Navajo-Hopi Nations,Flagstaff & Winslow News
Thu, Sept. 23

Shrimp in the ballcourt at Wupatki National Monument? Well, sort of.

The recent rain at Wupatki National Monument in the ballcourt has revealed a tadpole shrimp, also known as Triops. (Photo/Wupatki National Monument)

The recent rain at Wupatki National Monument in the ballcourt has revealed a tadpole shrimp, also known as Triops. (Photo/Wupatki National Monument)

WUPATKI, Ariz. — Wupatki National Monument staff reported seeing tadpoles in the standing pool of water down in the ballcourt on the Wupatki Pueblo trail.

They said, this would not be unusual because the recent rains have brought up the toads from their underground burrows. However, upon investigation by rangers they found something entirely different and somewhat unexpected.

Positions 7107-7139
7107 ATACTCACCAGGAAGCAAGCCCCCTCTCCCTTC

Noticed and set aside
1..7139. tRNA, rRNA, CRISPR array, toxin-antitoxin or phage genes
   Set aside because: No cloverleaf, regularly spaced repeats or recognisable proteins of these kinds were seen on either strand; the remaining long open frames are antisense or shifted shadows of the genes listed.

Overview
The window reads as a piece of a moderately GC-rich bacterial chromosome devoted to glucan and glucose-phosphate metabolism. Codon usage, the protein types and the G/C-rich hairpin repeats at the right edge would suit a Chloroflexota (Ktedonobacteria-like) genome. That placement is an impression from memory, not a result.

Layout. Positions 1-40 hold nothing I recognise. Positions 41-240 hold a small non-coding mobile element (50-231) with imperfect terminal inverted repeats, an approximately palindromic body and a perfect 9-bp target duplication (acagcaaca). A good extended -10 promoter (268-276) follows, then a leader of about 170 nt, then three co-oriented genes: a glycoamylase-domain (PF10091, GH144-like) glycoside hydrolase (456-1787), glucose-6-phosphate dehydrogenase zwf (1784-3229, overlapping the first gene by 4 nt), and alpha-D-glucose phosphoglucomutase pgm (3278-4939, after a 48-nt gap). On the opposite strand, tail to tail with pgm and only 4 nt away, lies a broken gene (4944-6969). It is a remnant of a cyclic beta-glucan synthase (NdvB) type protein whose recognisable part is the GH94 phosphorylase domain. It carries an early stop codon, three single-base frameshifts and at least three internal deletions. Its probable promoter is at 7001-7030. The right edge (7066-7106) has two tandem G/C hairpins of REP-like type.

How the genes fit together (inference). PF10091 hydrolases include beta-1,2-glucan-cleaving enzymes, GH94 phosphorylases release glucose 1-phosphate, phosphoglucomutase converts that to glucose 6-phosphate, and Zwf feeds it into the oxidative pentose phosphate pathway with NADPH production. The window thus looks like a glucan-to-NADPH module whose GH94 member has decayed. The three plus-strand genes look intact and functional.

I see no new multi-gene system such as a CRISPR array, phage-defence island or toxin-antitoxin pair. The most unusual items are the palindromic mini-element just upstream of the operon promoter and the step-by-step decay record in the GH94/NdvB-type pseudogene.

Tadpole shrimp, also known as Triops, are technically neither tadpoles nor shrimp, but they are crustaceans. Triops is a genus of small crustaceans in the order Notostraca.

They live in vernal pools in Africa, Australia, Asia, South America, Europe and some parts of North America.

They are sometimes called living fossils because their outward appearance has changed very little since the Triassic.

How do crustaceans live in such dry conditions?

They have a very specialized adaptation that allows their eggs to survive being completely dry for long periods of time.

These little horseshoe crab looking critters lay in wait until a pool of water remains long enough for the eggs to hatch.

Then they gorge themselves, grow to adulthood in just over a week, breed, and lay more eggs to repeat the cycle. They are also food for birds such as nighthawks here in the monument.

Triops are just another example of how even in the harshest conditions, life finds a way.

Information provided by Wupatki National Monument

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